John: “Oh! Then you wish to become acquainted with my …” John’s face has a look of utter astonishment.
Dr. Houghton: “Your sister, Miss Thornton.” He gulps. “If that would not be objectionable to you.”
John shakes his head at Fanny’s growing list of suitors–Watson, Henry Lennox, Baird Ogilvy, and now, Dr. Houghton. It seems like only yesterday to John, that his sister Fanny was a cute litte girl practicing her piano lessons. Now it seems, that Fanny is a twenty year old much sought after debutante.
John: “No.” John says half heartedly. John could not have predicted this turn of events–and he is still perplexed by it all. Not so long ago, Fanny was his sometimes annoyingly spoilt younger sister. Now, she is a much admired young lady. But it amuses John greatly to think that now four men have come under Fanny’s unintentional spell. “Ha ha ha! I do not know you well enough to object.”
John’s seeming jest startles Dr. Houghton. For he has never had a brother or father of a woman he was interested in, find humor in it. Not that he has been at odds with the families of other ladies–or rather, the only other lady that he had spent time with, since his medical studies and starting his practice consumed most of his time. It is just that with becoming established in Milton, Dr. Houghton’s thoughts can now turn to his matrimonial future. And as of yet, Fanny is the only young marriageable age woman he has met–the slightly two years older Ann Lattimer’s family not being ill and requiring his medical services yet.
Dr. Houghton: “Mr. Thornton, I assure you that I come from a good family and I have excellent prospects in growing my medical practice–in addition to our family holdings which supplement my income. With Dr. Donaldson being almost retired–and Dr. Ogilvy moving to his estates in Scotland in the Autumn with Mrs. Ogilvy–I will be the sole medical practicioner for Milton, until I can find a partner to help me cover all of the needs of the community.”
John: “No, no! You are a fine man. Cameron would not have hired you if your skill as a physician and personal reputation were not impeccable. Doctors deal with such intimate issues with families, that a doctor’s honor and discretion must be above reproach.”
Dr. Houghton: “Indeed!” He nods. “So? I hear that Miss Thornton is musical. Might I ask Miss Thornton to attend an upcoming musical concert with me?” He asks hopefully.
Not wanting to reveal his sister, Fanny’s, private pain regarding her uncertain relationship with Baird Ogilvy, John dissembles.
John: “I cannot speak for my sister, Fanny, as to whether she would accept your kind invitation at present. But I do not object to your making the invitation to her.”
Dr. Houghton: “Excellent! Thank you!” Dr. Houghton sighs relievedly.
John: “But first …” Dr. Houghton looks up at John questioningly. “Let Margaret and I invite you to dine with us Tuesday night–you will fill out our numbers since Mother and Cameron are away. Besides, you will have a chance to chat with my sister Fanny informally. And you might be able to gauge if she would be amenable to your invitation to a musical concert or not.”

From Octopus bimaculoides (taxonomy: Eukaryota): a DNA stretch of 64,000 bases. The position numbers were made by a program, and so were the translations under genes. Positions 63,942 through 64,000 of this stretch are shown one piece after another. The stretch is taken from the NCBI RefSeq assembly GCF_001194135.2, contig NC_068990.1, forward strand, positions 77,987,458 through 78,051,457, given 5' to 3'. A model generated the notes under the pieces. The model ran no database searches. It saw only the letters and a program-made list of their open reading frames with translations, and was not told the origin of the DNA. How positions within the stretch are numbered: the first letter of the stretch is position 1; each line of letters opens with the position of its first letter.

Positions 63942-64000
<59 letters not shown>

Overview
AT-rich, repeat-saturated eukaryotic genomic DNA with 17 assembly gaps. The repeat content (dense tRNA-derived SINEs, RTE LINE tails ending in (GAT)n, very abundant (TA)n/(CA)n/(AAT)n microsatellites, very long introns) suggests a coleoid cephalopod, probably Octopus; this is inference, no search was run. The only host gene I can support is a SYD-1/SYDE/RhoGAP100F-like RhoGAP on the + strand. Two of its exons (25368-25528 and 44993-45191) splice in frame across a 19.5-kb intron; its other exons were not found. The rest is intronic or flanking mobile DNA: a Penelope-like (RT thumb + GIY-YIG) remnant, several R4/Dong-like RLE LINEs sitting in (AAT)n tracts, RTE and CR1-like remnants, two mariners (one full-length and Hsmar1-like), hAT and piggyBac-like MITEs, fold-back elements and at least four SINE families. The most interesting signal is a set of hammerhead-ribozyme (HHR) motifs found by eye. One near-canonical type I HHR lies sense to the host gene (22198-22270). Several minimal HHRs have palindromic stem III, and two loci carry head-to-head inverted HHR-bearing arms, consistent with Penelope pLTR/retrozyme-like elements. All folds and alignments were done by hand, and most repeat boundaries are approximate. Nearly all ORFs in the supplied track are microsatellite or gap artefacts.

Dr. Houghton: “That sounds most agreeable. Thank you for the kind invitation. I look forward to dining with you and your family tomorrow evening.” The doctor leaves and heads to his medical office in town. Dr. Houghton smiles and has a spring in his step with feeling that his marital prospects are brightening.
John returns to the business at hand and sits down at his desk again to complete his current business quotation estimate for a potential buyer. Finally, a quarter hour later, John is done and walks over to Thornton Manor to take tea with his wife and sister, before returning to work for a few hours before dinner. Since Margaret’s illness, John prefers to be home with her in the evening–him not wanting to miss any precious moments with her. However, John will find that his private time with his beloved wife Margaret will be limited in the coming days.
To be continued with Chapter 39
“N&S: JT Love Lessons”, Ch. 38 References, March 17, 2014 Gratiana Lovelace (Post #531)
1) “N&S: John Thornton, Love Lessons” story logo: Richard Armitageas John Thornton and Daniela Denby-Ashe in the 2004 BBC period drama North & South, was found at richardarmitagenet.com/images/gallery/nands/album/episode3/ns3-110.jpg ; For more information about this wonderful 2004 BBC miniseries adaptation of Elizabeth’s Gaskell’s story North & South, visit http://en.wikipedia.org/wiki/North_&_South_%28TV_serial%29
2) Margaret Hale is Daniela Denby-Ashe in the 2004 BBC Drama “North & South”, episode 2 found at richardarmitagecentral.co.uk/main.php?g2_itemId=78469&
3) Dr. Miles Houghton image is Jeremy Northam as George Knightley in 1995’s Emma found at http://images2.fanpop.com/image/photos/9100000/JAH_Mr-Knightley-Jeremy-Northam-jane-austens-heroes-9172974-1024-567.jpg
4) Fanny was portrayed by Jo Joyner in the 2004 BBC drama North & South (22h45m45s28) Dec2813 Gratiana Lovelace Cap-crop-sized-plain-mask in the BBC’s 2004 drama North & South found at richardarmitagenet.com/images/gallery/nands/album/episode4/ns4-340.jpg
5) John Thornton sitting at his mill office desk is portrayed by Richard Armitage in the 2004 BBC drama North & South, epi4, pix 216 found at richardarmitagenet.com/images/gallery/nands/album/episode4/ns4-216.jpg